I had the immense pleasure of hanging out with Rip for a day when my book tour brought me through Austin, where co-author Matt Ruscigno and I gave a lunch presentation at Whole Foods headquarters before eating E2 bowls from the store with Mr. E2 himself.

For a giant in the movement, Rip is laid back and a ton of fun, making this lifestyle seem not just appealing and energizing, but approachable. It comes through in this latest episode of NMA Radio, where he’s our guest.

Enjoy!

Here’s what we talk about in this episode:

  • How Rip convinced a group of firefighters to go plant-based
  • The best way to adopt a plant-based diet
  • How the Engine 2 Diet resonates so well with men
  • Rip’s career as a professional triathlete
  • The Engine 2 food philosophy
  • How Rip is spreading the plant-based word with recipes and food products

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From Running a Marathon to Running Across the Country — Nicole Antoinette on Setting Monster Goals

Podcast Radio2I’ve been writing a lot recently about setting big, crazy, and unreasonable goals … and Nicole Antoinette certainly knows a thing or two about the subject.

Over dinner in Los Angeles two months ago when our conversation turned to running, I asked Nicole if she was training for anything. Knowing Nicole as someone who had run a marathon or two and likes a good challenge, I figured she might be thinking about a 50K or 50-miler.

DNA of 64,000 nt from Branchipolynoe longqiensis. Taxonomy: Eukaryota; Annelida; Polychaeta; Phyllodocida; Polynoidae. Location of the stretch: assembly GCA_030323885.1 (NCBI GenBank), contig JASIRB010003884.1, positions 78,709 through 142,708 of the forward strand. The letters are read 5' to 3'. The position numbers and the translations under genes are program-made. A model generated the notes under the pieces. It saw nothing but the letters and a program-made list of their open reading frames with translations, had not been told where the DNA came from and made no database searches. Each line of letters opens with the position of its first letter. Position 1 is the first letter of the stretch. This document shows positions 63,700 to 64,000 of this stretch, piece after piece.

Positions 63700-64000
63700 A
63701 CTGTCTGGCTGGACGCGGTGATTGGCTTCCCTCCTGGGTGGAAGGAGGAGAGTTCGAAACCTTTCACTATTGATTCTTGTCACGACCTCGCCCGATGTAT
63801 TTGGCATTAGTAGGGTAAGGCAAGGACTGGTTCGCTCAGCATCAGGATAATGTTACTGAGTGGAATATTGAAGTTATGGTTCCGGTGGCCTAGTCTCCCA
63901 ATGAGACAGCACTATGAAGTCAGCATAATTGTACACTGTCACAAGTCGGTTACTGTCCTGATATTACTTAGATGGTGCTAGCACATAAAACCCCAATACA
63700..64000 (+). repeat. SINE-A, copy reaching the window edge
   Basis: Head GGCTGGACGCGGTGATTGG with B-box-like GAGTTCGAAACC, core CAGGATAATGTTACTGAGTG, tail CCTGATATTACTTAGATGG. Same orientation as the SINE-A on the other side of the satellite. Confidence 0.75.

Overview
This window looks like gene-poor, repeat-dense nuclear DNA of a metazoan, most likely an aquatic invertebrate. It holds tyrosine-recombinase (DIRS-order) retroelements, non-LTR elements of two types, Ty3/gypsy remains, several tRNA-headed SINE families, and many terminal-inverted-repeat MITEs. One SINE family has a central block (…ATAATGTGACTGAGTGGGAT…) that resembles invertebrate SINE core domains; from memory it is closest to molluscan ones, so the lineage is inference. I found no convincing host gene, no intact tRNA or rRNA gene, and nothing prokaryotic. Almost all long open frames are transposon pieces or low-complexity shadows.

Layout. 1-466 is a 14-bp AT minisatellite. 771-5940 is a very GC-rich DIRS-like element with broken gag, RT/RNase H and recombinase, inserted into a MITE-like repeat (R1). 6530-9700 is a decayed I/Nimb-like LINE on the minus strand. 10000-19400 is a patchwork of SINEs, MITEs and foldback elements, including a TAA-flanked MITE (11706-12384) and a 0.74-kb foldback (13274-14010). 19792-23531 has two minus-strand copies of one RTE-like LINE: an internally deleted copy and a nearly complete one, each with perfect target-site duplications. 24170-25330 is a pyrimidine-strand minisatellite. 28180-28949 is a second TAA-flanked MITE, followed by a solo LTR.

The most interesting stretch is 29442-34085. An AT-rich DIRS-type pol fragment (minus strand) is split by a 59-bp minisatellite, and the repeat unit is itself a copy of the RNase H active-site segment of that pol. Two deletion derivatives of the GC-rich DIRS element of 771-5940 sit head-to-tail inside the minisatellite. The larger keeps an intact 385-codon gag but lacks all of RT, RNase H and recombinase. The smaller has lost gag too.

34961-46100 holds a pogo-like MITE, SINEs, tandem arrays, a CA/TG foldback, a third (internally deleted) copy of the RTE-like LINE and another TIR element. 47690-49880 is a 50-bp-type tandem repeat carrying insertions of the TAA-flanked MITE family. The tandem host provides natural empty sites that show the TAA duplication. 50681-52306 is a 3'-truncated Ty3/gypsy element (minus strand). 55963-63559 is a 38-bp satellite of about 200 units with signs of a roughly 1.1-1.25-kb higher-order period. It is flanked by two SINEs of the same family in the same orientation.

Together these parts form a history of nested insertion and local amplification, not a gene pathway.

Casually, Nicole told me that she had something slightly bigger in mind. She planned to run across the country — from Santa Monica, CA, to New York City. And not on some undefined, it’ll-never-happen day in the future, but starting on March 1, 2015.

Let me say that again — Nicole has run two marathons, and nothing longer. And she’s going to run across the country next year.

At a time of year when we tend to think a little bigger than usual, it was an absolute pleasure to have Nicole as a guest on the No Meat Athlete podcast. In this inspiring episode, we talk about goals, accountability, her plant-based diet, and so much more.

And before you download the episode, I have some good news: Nicole has been generous enough to offer her 15-Step Bullshit-Free Goal-Setting Formula (which normally goes for $28) completely free as a bonus for anyone who buys my 31-day program, Wake Up, before the end of the day on Tuesday, January 7th. If you could stand to have a little bit of Nicole’s optimism and ability to think big rub off on you, you can get all the details about Wake Up here before Tuesday.

Enjoy the episode!

Here’s what we talk about in this episode:

  • How Nicole set a monster goal as a way to change her story
  • The essential components of an effective goal